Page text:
Diversity And Inclusion For Recruiters: Do You Really Need It?

Diversity And Inclusion For Recruiters: Do You Really Need It?

“Strength lies in differences, not similarities”- this quote by Stephen Covey makes a point for why recruiters need to go through Diversity and Inclusion Training. Creativity and innovation thrive in a diverse environment and it is needed to face the different challenges this changing environment is expecting.

Benefits of Diversity and Inclusion Training for Recruiters

  • Remove all kinds of unconscious and conscious bias from the recruitment process
  • Attract, hire and retain the right talent – not a workforce of similar people but including the differences as well
  • Create and boost a brand that employees would want to work for
  • Build a competitive advantage for the organization with a diverse workforce
  • Sustain an inclusive, collaborative, and innovative organizational culture

Diversity and Inclusion are not new buzzwords for recruiters. However, a moderate percentage of the group has started hiring diverse candidates. According to a survey by Society for Human Resource Management (SHRM), 57% of recruiters have designed their talent acquisition strategies to attract diverse candidates. Recruiters can introduce diversity in multiple ways into the workforce. One simple classification is of intrinsic and extrinsic factors. Intrinsic factors are characteristics like age, sexual orientation, and race that are inherent. Extrinsic factors are those that are acquired such as education, experience, knowledge, values, and skills. An industry survey found that 67% of job seekers look for organizations that are diverse and promote inclusivity.

Components of Diversity and Inclusion Training for Recruiters

Having set the context of “the why”, the following are the different aspects of Diversity and Inclusion Training for Recruiters – “the what”.

  • Learn about the various dimensions of diversity and the types of biases that can affect the recruitment process. A survey indicated that 81% of recruiters realize that unconscious bias affects their hiring decision however 42% of that group do not use any strategy to reduce the bias.
  • Explore how to create workplace policies (such as flexibility in work schedules, commute, and work location) that are appealing to and inclusive of a diverse workforce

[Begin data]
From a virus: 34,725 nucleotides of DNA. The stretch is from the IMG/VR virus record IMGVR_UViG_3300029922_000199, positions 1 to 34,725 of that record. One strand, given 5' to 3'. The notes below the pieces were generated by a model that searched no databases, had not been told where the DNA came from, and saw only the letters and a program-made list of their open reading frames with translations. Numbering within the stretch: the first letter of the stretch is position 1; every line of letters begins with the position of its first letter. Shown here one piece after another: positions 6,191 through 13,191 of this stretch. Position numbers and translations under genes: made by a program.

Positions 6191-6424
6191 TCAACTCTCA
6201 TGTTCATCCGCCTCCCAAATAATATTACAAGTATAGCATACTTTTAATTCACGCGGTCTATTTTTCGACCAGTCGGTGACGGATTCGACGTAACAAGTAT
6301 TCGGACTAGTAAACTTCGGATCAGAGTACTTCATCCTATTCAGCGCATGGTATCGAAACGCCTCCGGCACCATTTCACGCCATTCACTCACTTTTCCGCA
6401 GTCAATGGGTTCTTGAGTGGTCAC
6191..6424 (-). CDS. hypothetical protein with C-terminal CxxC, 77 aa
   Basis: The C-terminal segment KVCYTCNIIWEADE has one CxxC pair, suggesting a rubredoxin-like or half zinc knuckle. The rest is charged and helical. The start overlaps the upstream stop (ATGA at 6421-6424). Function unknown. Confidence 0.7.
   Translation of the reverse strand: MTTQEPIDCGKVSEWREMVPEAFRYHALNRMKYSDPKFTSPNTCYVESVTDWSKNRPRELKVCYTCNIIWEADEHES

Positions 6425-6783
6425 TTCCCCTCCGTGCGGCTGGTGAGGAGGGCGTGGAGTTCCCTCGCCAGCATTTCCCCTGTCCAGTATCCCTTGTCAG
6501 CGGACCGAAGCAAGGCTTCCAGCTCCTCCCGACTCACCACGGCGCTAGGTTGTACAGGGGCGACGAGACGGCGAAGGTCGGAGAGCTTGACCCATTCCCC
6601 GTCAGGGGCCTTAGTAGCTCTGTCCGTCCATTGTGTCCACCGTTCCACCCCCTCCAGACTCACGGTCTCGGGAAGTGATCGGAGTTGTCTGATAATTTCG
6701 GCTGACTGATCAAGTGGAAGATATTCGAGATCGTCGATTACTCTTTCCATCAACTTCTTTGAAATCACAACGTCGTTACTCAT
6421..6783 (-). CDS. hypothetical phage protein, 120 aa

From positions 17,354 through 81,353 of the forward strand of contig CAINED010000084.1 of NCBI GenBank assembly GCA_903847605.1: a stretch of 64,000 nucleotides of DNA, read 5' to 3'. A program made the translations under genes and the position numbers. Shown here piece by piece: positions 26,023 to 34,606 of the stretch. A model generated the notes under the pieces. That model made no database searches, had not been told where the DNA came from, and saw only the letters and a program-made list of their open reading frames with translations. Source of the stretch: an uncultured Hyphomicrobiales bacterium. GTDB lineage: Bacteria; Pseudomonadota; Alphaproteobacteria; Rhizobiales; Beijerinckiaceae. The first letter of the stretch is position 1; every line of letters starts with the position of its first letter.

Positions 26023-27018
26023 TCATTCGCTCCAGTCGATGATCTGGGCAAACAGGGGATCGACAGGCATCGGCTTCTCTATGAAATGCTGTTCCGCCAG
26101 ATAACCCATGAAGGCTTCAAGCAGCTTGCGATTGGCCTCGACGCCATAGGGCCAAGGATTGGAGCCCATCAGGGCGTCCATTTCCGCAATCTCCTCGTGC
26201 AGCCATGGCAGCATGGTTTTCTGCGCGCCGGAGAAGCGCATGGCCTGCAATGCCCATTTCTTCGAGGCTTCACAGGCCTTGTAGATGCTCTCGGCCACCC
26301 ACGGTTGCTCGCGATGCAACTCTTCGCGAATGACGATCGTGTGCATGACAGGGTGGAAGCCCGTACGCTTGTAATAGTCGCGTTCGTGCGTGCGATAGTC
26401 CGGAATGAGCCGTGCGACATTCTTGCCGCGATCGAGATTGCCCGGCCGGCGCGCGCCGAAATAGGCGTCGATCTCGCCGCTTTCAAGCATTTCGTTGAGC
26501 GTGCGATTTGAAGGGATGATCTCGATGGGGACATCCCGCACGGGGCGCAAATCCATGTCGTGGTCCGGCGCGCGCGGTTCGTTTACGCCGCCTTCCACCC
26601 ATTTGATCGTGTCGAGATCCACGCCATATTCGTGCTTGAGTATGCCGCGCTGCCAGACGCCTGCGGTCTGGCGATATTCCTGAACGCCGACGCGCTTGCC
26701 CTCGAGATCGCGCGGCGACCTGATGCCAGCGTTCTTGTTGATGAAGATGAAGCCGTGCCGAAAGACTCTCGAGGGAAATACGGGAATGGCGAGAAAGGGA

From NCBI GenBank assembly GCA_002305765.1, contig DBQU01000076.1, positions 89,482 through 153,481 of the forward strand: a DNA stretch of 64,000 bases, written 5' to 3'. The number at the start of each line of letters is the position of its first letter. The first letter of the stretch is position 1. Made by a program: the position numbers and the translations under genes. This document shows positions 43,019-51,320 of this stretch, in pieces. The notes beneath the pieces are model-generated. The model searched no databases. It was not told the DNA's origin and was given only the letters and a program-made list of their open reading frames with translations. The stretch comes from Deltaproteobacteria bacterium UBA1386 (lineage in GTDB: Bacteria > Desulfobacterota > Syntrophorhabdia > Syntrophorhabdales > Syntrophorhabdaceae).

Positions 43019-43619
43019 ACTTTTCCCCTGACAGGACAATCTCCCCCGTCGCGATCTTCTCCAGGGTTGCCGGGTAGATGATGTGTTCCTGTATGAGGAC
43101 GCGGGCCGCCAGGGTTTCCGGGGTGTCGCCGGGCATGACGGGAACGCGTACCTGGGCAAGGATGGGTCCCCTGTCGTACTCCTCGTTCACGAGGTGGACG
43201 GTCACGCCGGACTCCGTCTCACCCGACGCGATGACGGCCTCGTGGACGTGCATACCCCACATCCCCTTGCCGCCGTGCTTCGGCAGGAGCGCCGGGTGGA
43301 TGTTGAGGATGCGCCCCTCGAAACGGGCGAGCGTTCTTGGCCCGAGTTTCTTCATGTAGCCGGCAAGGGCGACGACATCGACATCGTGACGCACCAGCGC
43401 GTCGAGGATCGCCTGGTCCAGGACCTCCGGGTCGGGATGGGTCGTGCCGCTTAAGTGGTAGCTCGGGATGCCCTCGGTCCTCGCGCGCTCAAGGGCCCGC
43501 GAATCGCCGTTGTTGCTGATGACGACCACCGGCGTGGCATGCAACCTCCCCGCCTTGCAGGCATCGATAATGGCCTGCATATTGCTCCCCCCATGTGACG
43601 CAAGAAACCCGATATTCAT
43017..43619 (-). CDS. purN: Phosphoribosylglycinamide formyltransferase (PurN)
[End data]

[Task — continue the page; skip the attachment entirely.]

• Practice how to write bias-free and attractive job postings that are open to all diverse candidates. Assigning a specific gender to a certain role before rolling out the job posting is not a best practice. Even, using masculine terms is found to be less appealing to female applicants.
  • Understand how to introduce AI in the recruitment process (especially in the initial screening steps), use the blind resume and blind interview technique to eliminate bias
  • Learn about the various tools such as psychometric assessments to support hiring/selection decisions instead of only relying on human judgment
  • Know about the various sourcing methods to hire diverse candidates rather than only relying on referrals that usually consist of similar demographics

These points provide reason enough for recruiters to enroll themselves in diversity and inclusion training.

What To Do Before Starting a Diversity and Inclusion Training for Recruiters – “the How”.

  • Eliminate arbitrary job requirements which are not necessary. For instance, if you write that you are looking for someone with a minimum of 5 years of experience, ensure that you don’t hire someone with 3-4 years of experience. A Hewlett-Packard internal report published in a 2014 HR story found that women generally apply for positions where they feel they meet 100 percent of the criteria whereas, men apply for jobs if they feel they meet just 60 percent. We haven’t yet done much research on the third gender. Arbitrary requirements can lead to some candidates not applying for a job.
  • Eliminate bias at the sourcing and screening stage. Surveys have shown that recruiters tend to search for more male profiles than females or others when sourcing. Also, candidates have screened out the basis of their name, religion, gender, etc. AI can help to remove this bias from the screening stage in the future. Recruiters, too, must learn to train themselves on spotting biases in the screening process.
  • Recruiters must mind their words during interviews. Loose comments and micro-affirmations can have drastic consequences in the recruitment process.

Workplace diversity and inclusive culture are imperative for organizations. This is possible when the recruitment process is following the same. Recruiters must constantly train themselves on diversity and inclusion. They should be conscious of their actions and cautious of their words when recruiting. To achieve this, learning agility is important so recruiters can update themselves to make sound hiring decisions.

Contact us if you are interested in a diversity and inclusion program that is tailored to the needs of your organization or team.